Three-hundred and seventy days have passed since the COVID-depleted Tennessee Titans hammered the Buffalo Bills on a Tuesday night at Nissan Stadium.
That night, the Titans defense held Bills quarterback Josh Allen to his fourth-worst QB rating and fourth-worst QBR of the season. It was also one of just two games Allen had that year with multiple interceptions.
Tennessee will need a similar defensive effort on Monday night when the Bills visit Nissan Stadium for Round 2 — this time with the No. 1-ranked defense and No. 8-ranked offense in the NFL.
“I think the players really just took advantage of the opportunities,” Titans coach Mike Vrabel said of last year’s game. "We scored on a lot of short fields. When you are able to get three turnovers and not have any on offense, and then get another one on kickoff and the short field, ... that is the magnitude that turnovers can have on a game.”
The Bills present perhaps Tennessee’s toughest test to date, sporting an offense and defense both ranked in the top 10.
Shutting down — or at least slowing down — Allen and Buffalo’s passing game should consume most of the Titans’ focus. The 25-year-old QB has plenty of weapons at his disposal — Stefan Diggs, Emmanuel Sanders, Cole Beasley, Dawson Knox — as each has at least 18 receptions and 200 yards. Diggs himself ranks in the top 25 of the NFL in receiving yards (374).
The Titans secondary, which will be without top cornerback Kristian Fulton, will surely be tested early and often. Rookie Caleb Farley is expected to get his first start in Fulton’s place, while Breon Borders and Chris Jackson could also see some time behind Farley and Jackrabbit Jenkins.
The good news for the Titans, however, is that Julio Jones appears to be ready to return. Tennessee’s offense, which ranks 10th in the NFL in total yards per game (389.2) and ninth in scoring (26.4 points per game), has yet to truly click on all cylinders this year.
But if Jones is healthy, he adds an instant upgrade — and security blanket — for QB Ryan Tannehill, who has made the most out of throwing to the Chester Rogerses and Marcus Johnsons of the world.
“I think we are trending in the right direction," Tannehill said. "As an offense we are growing, but no doubt we have a lot of room to improve. Excited to keep the foot on the gas and try to clean things up.”
Here’s a further look at Monday’s matchup:
Why the Titans can win
This answer is, and will always be, Derrick Henry.
Riding four straight 100-yard games, including three games over 130 yards and two three-touchdown performances, Henry may alleviate some of the pressure on Tennessee’s passing game, which may not be quite full strength after star receiver A.J. Brown was officially listed as questionable on Sunday, leaving his availability up in the air.
“He’s fast and he pulls away from [defensive backs] when he has the ball in his hands,” Bills coach Sean McDermott said of Henry. “So yeah, [the plan will be] making sure we understand not only how he runs, but also how to get him down.”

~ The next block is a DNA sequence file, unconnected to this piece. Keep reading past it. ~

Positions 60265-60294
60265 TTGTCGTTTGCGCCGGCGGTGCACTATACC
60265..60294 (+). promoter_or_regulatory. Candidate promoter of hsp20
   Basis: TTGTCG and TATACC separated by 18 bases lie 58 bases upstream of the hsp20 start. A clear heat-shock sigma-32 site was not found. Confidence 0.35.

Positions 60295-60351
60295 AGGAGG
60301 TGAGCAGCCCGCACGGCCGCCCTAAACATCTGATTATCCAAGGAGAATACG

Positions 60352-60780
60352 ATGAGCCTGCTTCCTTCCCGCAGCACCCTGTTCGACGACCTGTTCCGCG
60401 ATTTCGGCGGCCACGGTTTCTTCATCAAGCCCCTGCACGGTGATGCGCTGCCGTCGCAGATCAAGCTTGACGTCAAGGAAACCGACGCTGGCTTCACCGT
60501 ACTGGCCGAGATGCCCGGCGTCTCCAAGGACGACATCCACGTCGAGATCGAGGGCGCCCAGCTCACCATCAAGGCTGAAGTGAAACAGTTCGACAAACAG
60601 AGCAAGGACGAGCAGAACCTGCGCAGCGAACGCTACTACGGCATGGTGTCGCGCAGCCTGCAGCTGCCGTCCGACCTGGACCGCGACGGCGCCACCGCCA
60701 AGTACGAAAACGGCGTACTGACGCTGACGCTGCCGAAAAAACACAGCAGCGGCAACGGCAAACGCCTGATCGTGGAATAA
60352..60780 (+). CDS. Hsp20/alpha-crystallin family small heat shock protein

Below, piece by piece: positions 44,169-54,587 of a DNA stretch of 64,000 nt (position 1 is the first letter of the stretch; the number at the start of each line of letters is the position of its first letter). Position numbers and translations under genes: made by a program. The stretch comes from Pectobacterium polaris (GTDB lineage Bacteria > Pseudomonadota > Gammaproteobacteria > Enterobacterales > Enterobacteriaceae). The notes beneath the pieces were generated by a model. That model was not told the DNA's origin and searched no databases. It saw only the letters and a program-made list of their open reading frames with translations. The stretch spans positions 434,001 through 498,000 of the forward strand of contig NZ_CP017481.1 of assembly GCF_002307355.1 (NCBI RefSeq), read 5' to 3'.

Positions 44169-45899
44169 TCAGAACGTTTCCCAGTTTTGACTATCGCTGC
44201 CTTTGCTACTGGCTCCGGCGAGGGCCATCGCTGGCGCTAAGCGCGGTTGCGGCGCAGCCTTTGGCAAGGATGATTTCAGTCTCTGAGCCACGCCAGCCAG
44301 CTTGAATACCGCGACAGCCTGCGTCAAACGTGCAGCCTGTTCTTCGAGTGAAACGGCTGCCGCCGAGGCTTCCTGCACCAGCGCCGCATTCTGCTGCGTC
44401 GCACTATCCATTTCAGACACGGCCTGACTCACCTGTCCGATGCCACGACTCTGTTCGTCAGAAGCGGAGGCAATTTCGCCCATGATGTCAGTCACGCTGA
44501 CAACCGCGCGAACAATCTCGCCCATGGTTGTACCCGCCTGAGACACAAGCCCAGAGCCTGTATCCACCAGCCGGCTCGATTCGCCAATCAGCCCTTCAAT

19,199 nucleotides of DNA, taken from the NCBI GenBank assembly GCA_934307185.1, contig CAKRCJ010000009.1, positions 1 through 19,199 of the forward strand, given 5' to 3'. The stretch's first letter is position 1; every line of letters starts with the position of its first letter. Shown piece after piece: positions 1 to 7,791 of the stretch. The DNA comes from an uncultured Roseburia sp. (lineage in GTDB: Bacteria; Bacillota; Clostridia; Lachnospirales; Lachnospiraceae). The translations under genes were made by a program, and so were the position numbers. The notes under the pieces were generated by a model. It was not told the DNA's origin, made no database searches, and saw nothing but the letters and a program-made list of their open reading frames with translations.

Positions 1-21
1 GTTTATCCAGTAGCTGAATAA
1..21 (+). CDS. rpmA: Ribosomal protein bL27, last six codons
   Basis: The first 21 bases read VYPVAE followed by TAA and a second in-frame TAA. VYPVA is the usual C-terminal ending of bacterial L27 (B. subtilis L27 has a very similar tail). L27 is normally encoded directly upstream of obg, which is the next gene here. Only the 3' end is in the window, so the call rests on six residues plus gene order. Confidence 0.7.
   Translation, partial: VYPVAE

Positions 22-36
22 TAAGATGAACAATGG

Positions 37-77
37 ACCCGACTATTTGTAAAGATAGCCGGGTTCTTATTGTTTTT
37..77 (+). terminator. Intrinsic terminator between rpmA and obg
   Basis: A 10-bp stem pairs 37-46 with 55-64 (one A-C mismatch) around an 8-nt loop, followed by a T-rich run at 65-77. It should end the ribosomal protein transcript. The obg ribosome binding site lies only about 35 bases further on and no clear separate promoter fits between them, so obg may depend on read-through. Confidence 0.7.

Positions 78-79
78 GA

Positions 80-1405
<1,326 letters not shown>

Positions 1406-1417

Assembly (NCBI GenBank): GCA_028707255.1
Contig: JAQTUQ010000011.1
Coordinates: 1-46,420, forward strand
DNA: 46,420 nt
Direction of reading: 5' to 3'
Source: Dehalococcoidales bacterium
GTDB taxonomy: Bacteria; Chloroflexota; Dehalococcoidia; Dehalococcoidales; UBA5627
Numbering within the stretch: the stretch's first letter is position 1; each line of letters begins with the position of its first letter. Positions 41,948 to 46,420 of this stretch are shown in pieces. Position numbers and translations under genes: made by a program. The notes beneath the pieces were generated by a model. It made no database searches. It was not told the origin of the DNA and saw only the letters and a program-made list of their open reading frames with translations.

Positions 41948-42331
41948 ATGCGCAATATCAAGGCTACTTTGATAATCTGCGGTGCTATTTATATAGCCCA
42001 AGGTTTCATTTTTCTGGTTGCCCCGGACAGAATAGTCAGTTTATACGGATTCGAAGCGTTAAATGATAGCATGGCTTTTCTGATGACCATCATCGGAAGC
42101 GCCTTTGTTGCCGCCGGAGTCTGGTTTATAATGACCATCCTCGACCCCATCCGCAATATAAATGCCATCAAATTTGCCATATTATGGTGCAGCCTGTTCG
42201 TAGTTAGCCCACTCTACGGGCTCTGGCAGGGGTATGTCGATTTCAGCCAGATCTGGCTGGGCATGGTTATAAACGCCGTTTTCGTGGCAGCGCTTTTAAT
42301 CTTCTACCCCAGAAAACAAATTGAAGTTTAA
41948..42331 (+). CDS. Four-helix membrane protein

Henry, who is the Titans’ second-leading receiver with 14 receptions, is off to the best five-game start of his career and is averaging 31.2 touches and 153 yards from scrimmage per game. He is averaging nearly 10 touches more than the next closest player (Alvin Kamara) and 37.2 more scrimmage yards than the next closest player (Davante Adams).
The 247-pound Henry leads the NFL in yards before contact (362) and ranks second behind Nick Chubb in yards after contact (278), according to Pro-Football-Reference.
“I’m not going to say it’s necessarily fun (to tackle Henry), but at the same time, it’s a mindset at the end of the day,” Bills safety Jordan Poyer added. “And I think our defense is ready for the task. We’re going to have to have 11 guys run to the football. And understanding he is a very good back, we’ve got to get population to the football.”
Why the Bills can win
Buffalo is built to beat teams both through the air and on the ground.
Ranked fourth among quarterbacks in rushing yards (188 yards, two touchdowns), Allen plus running backs Devin Singletary (284 yards, one touchdown) and Zach Moss (184 yards, three touchdowns) make up the NFL’s No. 4-ranked run offense, averaging 140.4 yards per game.
“They make you cover the entire field,” Vrabel said. “RPO game, lateral passing game, and then they will mix it up and run vertical stuff. Usually there is some concept on one side that the quarterback can pick and then something on the other side. It identifies the box and how many guys you have in there when they are in the spread.”
The Bills’ ability to draw teams close to the line of scrimmage often sets up the team’s passing attack. Buffalo is tied for the sixth-most passes of 20 yards or more (19) and the second-most passes of 40 yards or more (five).
The Titans have one of the worst deep-ball defenses in the league, allowing 20 passing plays of 20 yards or more and six of 40-plus yards — second-most in the NFL.
Follow Michael Gallagher on Twitter @MGsports_